Jack­son exit none too soon for fans

The Washington Times Daily - - SPORTS - DERON SNY­DER

As a na­tive New Yorker and life­long Knicks fan, joy­ous oc­ca­sions sur­round­ing pro bas­ket­ball have been scarce. I was 11 and obliv­i­ous when they won their last NBA ti­tle. The two Fi­nals since then left a slew of scars and bad mem­o­ries. There was John Starks’ pu­trid 2-for-18 shoot­ing in Game 7 against Hous­ton (1994), and dom­i­na­tion by San An­to­nio’s Twin Tow­ers — Tim Dun­can and David Robin­son — in a five-game cake­walk (1999).

They haven’t ad­vanced as far as the East­ern Con­fer­ence fi­nals since 2000 and the last three years have been par­tic­u­larly painful, an 80-166 record with dim prospects mov­ing for­ward.

But on a sched­ule slightly shorter than Hal­ley’s Comet, hope re-ap­peared in Gotham on Wed­nes­day: Phil Jack­son packed his rings and left.

“Af­ter care­ful thought and con­sid­er­a­tion, we mu­tu­ally agreed that the Knicks will be go­ing in a dif­fer­ent di­rec­tion,” team owner Jim Dolan said in a state­ment. “Phil Jack­son is one of the most cel­e­brated and suc­cess­ful in­di­vid­u­als in the his­tory of the NBA. His legacy in the game of bas­ket­ball is un­matched. We wish him the best and thank him for his ser­vice to the Knicks as both a player and an ex­ec­u­tive.”

Nice try, lump­ing Jack­son’s ten­ure on the cham­pi­onship teams with his three-year stew­ard­ship of a laugh­ing­stock.

But thank­ing Jack­son for his work as pres­i­dent of bas­ket­ball op­er­a­tions is like thank­ing Ed­ward Smith for skip­per­ing the Ti­tanic.

At least not ev­ery life/game was lost. Knicks fans are adept at cel­e­brat­ing small vic­to­ries.

It’s go­ing to be a while be­fore the Knicks cause ticker tape to flut­ter in the “Canyon of He­roes,” but Wed­nes­day’s an­nounce­ment is the next-best rea­son to hold a pa­rade. Carmelo An­thony and Kristaps Porzingis should serve as grand mar­shals, hav­ing out­lasted the man who wanted them gone.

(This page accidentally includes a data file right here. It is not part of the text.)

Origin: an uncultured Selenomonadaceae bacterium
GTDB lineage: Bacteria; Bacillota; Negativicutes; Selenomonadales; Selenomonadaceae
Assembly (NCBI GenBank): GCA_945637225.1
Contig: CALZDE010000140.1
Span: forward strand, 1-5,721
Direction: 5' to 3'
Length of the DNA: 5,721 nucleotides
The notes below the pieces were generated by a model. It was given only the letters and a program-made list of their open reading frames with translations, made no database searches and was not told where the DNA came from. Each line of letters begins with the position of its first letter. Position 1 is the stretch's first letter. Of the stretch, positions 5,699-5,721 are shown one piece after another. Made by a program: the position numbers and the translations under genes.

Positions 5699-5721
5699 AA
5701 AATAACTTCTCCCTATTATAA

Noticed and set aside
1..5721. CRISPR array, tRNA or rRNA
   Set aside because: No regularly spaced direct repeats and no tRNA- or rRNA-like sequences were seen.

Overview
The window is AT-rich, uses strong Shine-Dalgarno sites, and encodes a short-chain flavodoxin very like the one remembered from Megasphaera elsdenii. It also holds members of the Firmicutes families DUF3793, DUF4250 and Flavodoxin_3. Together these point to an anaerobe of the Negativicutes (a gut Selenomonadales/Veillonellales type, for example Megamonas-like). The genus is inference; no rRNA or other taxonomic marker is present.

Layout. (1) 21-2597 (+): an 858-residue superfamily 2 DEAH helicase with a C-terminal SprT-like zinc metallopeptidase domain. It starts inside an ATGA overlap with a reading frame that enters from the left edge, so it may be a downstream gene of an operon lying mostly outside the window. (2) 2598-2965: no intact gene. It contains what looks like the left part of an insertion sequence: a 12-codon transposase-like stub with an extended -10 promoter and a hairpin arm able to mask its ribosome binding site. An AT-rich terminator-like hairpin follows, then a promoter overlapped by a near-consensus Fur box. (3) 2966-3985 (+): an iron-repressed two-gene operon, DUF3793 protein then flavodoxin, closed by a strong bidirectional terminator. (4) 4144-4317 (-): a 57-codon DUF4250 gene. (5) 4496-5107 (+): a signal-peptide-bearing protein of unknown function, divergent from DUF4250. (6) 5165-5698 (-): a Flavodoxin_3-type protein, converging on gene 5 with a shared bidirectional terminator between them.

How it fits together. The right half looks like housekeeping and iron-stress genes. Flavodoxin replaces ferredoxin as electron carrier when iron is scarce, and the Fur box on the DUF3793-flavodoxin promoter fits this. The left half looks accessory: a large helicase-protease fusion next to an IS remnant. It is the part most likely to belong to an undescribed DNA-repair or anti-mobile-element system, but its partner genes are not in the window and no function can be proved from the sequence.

If only the move had hap­pened sooner, like Day 1. Or be­fore the draft.

Jack­son’s ob­ses­sion with his an­ti­quated of­fense was a ma­jor rea­son New York chose 18-year-old Frank Nti­lik­ina with the eighth pick. The French point guard could de­velop into a fine NBA player, but an ex­ec­u­tive not hell­bent on the tri­an­gle might’ve made a dif­fer­ent choice, say, point guard Den­nis Smith Jr., whom the Mav­er­icks lapped up ea­gerly at No. 9.

The next head hon­cho ul­ti­mately might ap­pre­ci­ate in­her­it­ing Nti­lik­ina. Jack­son’s lone strength at the helm was iden­ti­fy­ing tal­ent over­seas. He drafted Porzingis fourth over­all in 2015 and the Lat­vian is New York’s most valu­able as­set. In the same draft, Jack­son traded for Willy Her­man­gomez. The Spa­niard de­buted last sea­son and earned first-team NBA All-Rookie hon­ors.

But other than those two, maybe three, draft picks, Jack­son’s reign brought only pain.

The moves were so bad, rank­ing them is dif­fi­cult. Was the worst giv­ing de­crepit Joakim Noah a four-year, $72 mil­lion con­tract? How about throw­ing in a to­tally un­nec­es­sary no-trade clause when An­thony re-signed? Pre­fer trad­ing Tyson Chan­dler in one deal and J.R. Smith plus Iman Shumpert in an­other, for lit­tle-to-noth­ing in re­turn?

All of those are fine choices for most-bone­headed de­ci­sion. But you also must con­sider Jack­son’s first ma­jor call, hir­ing a coach (Derek Fisher) who didn’t have ex­pe­ri­ence at any level and played the prior sea­son. (Yes, it worked out for Ja­son Kidd, but he’s a Hall-of-Famer). Jack­son also traded four pro­duc­tive play­ers for broke-down Der­rick Rose.

“I had hoped, of course, to bring an­other NBA cham­pi­onship to the Gar­den,” Jack­son said in a state­ment. “As some­one who trea­sures win­ning, I am deeply dis­ap­pointed that we weren’t able to do that. New York fans de­serve noth­ing less.”

Ac­tu­ally, we’ve got­ten ex­actly what we de­serve un­der the cur­rent own­er­ship. With Dolan atop the or­ga­ni­za­tion, our cel­e­bra­tions can’t be full-throated.

Af­ter desta­bi­liz­ing the Knicks through a se­ries of blun­ders — giv­ing the keys to Isa­iah Thomas; run­ning off pres­i­dent/GM Don­nie Walsh; big-foot­ing An­thony’s trade from Den­ver — he hired Jack­son and stepped back. Chief Tri­an­gle re­placed the owner as New York’s fa­vorite piñata, tak­ing the wrath off Dolan.

He had a great idea but chose a ter­ri­ble ex­ec­u­tive.

Jack­son wasn’t cut out for the job, which re­quired an abun­dance of work less glam­orous than he en­joyed as coach of the Bulls and Lak­ers. Be­sides, his heart was never in it. He re­ally longed for a role in L.A. with his now-former girl­friend, Lak­ers pres­i­dent Jeanie Buss.

The fact that she never brought His Smug­ness aboard as a Lak­ers ex­ec­u­tive should’ve been a clue. Ex­cept Dolan was blinded by an A-list hoops celebrity willing to ac­cept $60 mil­lion over five years.

It’s not our money. But if he needed help to pay off Jack­son’s last two years, there’d be no short­age of do­na­tions from Knicks fans.

We’d buy out Dolan, too, though that’s a pipe dream.

Oh well. For now, we’re just thank­ful this wish came true:

See you later, Phil!

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